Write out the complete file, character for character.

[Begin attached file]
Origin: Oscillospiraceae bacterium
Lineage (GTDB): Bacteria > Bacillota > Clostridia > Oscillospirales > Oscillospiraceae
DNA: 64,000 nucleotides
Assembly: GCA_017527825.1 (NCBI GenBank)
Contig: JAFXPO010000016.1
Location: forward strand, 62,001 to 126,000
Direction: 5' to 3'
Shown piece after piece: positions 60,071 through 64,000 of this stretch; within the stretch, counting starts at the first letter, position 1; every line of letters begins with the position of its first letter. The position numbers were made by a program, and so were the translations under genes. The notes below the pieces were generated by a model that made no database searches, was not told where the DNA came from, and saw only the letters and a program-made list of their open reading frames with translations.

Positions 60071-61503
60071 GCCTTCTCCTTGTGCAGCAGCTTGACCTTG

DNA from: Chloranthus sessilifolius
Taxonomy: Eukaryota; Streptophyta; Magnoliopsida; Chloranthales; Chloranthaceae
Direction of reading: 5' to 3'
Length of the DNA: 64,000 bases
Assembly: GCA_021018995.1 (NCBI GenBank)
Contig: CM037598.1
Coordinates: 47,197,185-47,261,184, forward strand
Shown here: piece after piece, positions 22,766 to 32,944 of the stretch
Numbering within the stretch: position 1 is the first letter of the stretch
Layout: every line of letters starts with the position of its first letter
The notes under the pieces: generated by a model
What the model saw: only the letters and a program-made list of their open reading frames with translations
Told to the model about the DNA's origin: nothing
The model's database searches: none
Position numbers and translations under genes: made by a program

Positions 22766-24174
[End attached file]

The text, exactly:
Origin: Oscillospiraceae bacterium
Lineage (GTDB): Bacteria > Bacillota > Clostridia > Oscillospirales > Oscillospiraceae
DNA: 64,000 nucleotides
Assembly: GCA_017527825.1 (NCBI GenBank)
Contig: JAFXPO010000016.1
Location: forward strand, 62,001 to 126,000
Direction: 5' to 3'
Shown piece after piece: positions 60,071 through 64,000 of this stretch; within the stretch, counting starts at the first letter, position 1; every line of letters begins with the position of its first letter. The position numbers were made by a program, and so were the translations under genes. The notes below the pieces were generated by a model that made no database searches, was not told where the DNA came from, and saw only the letters and a program-made list of their open reading frames with translations.

Positions 60071-61503
60071 GCCTTCTCCTTGTGCAGCAGCTTGACCTTG

DNA from: Chloranthus sessilifolius
Taxonomy: Eukaryota; Streptophyta; Magnoliopsida; Chloranthales; Chloranthaceae
Direction of reading: 5' to 3'
Length of the DNA: 64,000 bases
Assembly: GCA_021018995.1 (NCBI GenBank)
Contig: CM037598.1
Coordinates: 47,197,185-47,261,184, forward strand
Shown here: piece after piece, positions 22,766 to 32,944 of the stretch
Numbering within the stretch: position 1 is the first letter of the stretch
Layout: every line of letters starts with the position of its first letter
The notes under the pieces: generated by a model
What the model saw: only the letters and a program-made list of their open reading frames with translations
Told to the model about the DNA's origin: nothing
The model's database searches: none
Position numbers and translations under genes: made by a program

Positions 22766-24174